The Sun-Times report found 117 of the 129 schools that could close are made up of a majority African-American students. Nine of the schools are majority Hispanic.
In comparison, CPS, as a whole, is 41.6 percent African American, 44 percent Hispanic and 8 percent white.
Meanwhile, the commission reviewing the district's plan is siding with CPS in its final report. However, while CPS is eyeing 129 schools, the commission says CPS has the capacity to consolidate 80 schools. The commission is also calling on district officials to consider other factors in deciding which schools to close.
"You need to look at how the school is utilized in community... utilization is important, but not the sole criteria," Frank Clark, Commissioner on School Utilization, said.
In a written statement, CTU President Karen Lewis called the commission's report "outrageous." She wrote, "Given CPS history, there is no way it has the capacity to shut down 13 percent of our entire school district without mass chaos."
CPS officials have already faced backlash at community meetings in recent weeks as parents and community groups protested the closure plan.
Fernwood Elementary School in the Roseland neighborhood is on the list of potential closures, it's more than 97 percent black.
"It hurts the kids. It really hurts the kids because they're comfortable there safe staff here knows all the kids and the parents as well," said Mamie Tolbert, CPS employee.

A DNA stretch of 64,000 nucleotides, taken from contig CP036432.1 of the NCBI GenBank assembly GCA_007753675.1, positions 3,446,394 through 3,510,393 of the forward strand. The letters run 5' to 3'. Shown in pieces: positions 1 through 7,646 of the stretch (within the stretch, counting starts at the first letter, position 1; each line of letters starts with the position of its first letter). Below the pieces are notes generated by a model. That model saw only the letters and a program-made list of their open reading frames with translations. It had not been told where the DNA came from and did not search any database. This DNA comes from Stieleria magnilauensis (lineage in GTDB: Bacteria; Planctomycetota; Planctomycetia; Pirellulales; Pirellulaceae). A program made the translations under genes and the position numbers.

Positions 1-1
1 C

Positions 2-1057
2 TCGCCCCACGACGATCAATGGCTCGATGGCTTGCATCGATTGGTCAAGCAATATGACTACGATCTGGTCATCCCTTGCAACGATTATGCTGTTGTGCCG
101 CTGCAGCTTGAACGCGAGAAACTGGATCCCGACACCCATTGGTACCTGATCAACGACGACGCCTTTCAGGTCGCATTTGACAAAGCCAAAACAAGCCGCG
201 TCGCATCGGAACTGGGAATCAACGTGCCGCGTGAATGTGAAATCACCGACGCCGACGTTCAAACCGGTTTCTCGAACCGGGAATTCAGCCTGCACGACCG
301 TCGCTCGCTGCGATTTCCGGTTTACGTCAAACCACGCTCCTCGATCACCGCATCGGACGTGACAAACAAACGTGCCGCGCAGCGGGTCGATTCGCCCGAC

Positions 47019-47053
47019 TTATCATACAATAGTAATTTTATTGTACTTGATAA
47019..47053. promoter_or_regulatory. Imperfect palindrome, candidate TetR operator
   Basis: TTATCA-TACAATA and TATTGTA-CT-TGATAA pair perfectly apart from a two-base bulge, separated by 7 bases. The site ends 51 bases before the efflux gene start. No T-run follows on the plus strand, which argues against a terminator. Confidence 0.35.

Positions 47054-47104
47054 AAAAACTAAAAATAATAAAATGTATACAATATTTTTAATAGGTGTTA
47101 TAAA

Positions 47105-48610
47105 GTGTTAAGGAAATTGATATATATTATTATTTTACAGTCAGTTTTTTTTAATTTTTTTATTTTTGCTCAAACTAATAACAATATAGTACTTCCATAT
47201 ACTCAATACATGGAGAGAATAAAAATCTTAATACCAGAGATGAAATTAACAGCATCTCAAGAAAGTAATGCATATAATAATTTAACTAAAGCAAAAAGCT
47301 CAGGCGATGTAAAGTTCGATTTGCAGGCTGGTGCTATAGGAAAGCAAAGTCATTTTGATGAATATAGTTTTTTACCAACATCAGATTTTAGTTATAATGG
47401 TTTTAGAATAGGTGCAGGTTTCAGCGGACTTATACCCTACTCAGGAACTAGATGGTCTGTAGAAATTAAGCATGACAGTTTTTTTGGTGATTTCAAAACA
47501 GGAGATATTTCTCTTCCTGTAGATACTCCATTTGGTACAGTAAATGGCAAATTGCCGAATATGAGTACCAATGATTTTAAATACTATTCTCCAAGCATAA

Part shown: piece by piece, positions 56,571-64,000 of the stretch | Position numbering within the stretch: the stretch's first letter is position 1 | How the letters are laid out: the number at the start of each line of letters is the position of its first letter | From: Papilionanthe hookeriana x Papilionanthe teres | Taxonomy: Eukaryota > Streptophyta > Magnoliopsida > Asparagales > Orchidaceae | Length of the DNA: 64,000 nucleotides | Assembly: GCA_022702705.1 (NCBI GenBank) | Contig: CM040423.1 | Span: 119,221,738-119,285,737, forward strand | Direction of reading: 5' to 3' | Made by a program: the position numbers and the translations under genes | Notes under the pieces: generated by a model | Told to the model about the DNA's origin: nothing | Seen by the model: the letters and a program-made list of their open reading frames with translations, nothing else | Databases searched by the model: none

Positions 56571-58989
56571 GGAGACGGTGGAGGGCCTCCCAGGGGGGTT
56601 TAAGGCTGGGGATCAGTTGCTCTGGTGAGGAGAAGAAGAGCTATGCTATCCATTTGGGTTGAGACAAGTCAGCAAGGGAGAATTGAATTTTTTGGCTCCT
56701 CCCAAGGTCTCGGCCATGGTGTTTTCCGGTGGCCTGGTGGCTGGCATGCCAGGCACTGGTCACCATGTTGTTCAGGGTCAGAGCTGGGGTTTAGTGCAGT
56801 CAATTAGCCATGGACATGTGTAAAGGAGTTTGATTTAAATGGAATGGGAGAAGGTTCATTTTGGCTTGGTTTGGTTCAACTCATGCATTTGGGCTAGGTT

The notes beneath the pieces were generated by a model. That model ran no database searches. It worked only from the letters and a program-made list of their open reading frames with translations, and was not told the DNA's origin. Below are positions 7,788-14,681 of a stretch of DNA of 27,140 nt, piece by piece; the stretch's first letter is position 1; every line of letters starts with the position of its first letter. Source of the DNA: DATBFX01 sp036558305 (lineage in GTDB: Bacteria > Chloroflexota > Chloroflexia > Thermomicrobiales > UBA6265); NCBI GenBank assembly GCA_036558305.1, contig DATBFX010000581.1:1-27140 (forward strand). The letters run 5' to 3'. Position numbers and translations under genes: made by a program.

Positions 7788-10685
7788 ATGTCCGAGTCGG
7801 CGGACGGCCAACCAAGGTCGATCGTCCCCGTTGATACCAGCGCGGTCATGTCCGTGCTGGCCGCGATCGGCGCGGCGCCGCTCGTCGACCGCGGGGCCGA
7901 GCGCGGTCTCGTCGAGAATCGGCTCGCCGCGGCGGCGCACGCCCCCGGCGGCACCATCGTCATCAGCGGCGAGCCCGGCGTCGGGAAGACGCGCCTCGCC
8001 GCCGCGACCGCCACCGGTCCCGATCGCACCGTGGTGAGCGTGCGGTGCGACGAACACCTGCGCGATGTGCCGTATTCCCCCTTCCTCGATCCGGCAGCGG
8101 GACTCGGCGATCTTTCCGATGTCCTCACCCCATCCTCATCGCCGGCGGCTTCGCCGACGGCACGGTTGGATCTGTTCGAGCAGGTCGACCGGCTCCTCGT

"You never hear anything like this happening in the white community or anything. It's always something going on in the black community," said Shanoda Redmond, CPS parent.
CPS maintains race is not a factor in the process to close schools, instead it's population decline that has led to school under-enrollment. And district officials say they see the greatest population drops on the South and West sides.
"I think it's crazy because I feel every child deserves a chance," said Esther Gordon CPS parent.
"Every year they close schools, they change the reasons for closing them. It is not about what the reason is. it is the impact, which is on black children," said Lewis.
Chicago Mayor Rahm Emanuel says a population shift is driving the plan to close schools.
"There has been a change in the city," said Emanuel.
"I think we need to think of a better way to educate black children; clearly something is missing. They have tried a number of things," Lewis said.
CPS argues consolidating kids will provide students with better resources because funding is based on enrollment. Depaul University's Center of Urban Education Director Barbara Radner says instead of closing schools, the city should use empty school space for city agencies in neglected neighborhoods.